Surging methane emissions imperil climate goals: Study

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Paris | Published: December 12, 2016 8:48:23 AM

A decade-long surge of the potent greenhouse gas methane threatens to make the fight against global warming even harder, top researchers warned.

greenhouse-l-reuThe unexpected — and largely unexplained — increase was especially sharp in 2014 and 2015. (Source: Reuters)

A decade-long surge of the potent greenhouse gas methane threatens to make the fight against global warming even harder, top researchers warned. “Additional attention is urgently needed to quantify and reduce methane emissions,” they wrote today in the Environmental Research Letters journal, summarising the findings of a consortium of 81 scientists.

After rising slowly from 2000 to 2006, the concentration of methane in the air climbed 10 times more quickly the following decade, according to that study, which was published in the peer-reviewed Earth System Science Data.

The unexpected — and largely unexplained — increase was especially sharp in 2014 and 2015.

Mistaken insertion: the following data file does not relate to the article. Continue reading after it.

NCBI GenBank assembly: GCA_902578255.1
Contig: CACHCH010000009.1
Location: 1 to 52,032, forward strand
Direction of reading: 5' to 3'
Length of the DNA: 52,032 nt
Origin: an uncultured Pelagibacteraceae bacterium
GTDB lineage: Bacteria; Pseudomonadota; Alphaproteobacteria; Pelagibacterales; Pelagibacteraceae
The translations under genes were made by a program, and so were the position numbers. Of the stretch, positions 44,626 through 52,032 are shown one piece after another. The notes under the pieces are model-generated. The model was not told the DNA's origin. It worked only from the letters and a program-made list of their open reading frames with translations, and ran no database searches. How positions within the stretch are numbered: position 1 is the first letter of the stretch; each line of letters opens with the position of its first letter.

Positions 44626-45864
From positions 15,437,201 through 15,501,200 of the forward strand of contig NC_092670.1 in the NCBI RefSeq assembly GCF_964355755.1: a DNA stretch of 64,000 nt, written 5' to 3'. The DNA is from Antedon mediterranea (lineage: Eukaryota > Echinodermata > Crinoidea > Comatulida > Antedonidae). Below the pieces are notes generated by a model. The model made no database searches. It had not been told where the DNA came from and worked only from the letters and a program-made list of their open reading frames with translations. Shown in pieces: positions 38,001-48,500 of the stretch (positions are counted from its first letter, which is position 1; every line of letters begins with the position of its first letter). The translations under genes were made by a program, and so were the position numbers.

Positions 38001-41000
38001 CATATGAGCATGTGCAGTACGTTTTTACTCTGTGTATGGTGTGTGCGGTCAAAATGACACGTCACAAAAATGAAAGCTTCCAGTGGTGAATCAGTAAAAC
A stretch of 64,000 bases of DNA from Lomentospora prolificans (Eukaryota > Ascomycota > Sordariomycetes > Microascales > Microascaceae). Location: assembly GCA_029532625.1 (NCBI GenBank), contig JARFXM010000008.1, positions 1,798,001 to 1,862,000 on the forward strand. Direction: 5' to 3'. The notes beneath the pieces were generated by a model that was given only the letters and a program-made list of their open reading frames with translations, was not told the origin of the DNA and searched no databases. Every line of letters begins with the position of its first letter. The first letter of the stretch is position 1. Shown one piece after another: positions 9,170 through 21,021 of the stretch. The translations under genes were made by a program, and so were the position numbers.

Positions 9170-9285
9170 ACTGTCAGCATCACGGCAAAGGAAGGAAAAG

“Keeping global warming below two degrees Celsius (3.6 degrees Fahrenheit) is already a challenging target,” they said, referring to the goal set in the 196-nation Paris climate pact, which entered into force last month.

“Such a target will become increasingly difficult if reductions in methane emissions are not also addressed strongly and rapidly.”

With only 1 C (1.8 F) of warming above pre-industrial era levels so far, the world has seen an uptick in extreme weather, including droughts, superstorms, heat waves and coastal flooding boosted by rising seas.

On current trends, average global temperatures are on track to jump by more than 3 C (5.4 F) by 2100, even if national carbon-cutting pledges annexed to the Paris Agreement are honoured.

Without those pledges, the increase would be much higher.

To date, efforts to keep the planet from overheating have focused mostly on the main greenhouse gas carbon dioxide, a by-product of burning fossil fuels that accounts for at least 70 percent of warming.

But even as CO2 output has started to plateau, methane (CH4) — responsible for about 20 percent of the increase in global temperatures — is soaring.

Indeed, the pace of recent emissions aligns with the most pessimistic scenarios laid out by the UN’s top science authority, the Intergovernmental Panel on Climate Change.

CH4 is 28 times more efficient at trapping the sun’s heat. As with carbon dioxide, Earth naturally absorbs and releases methane.

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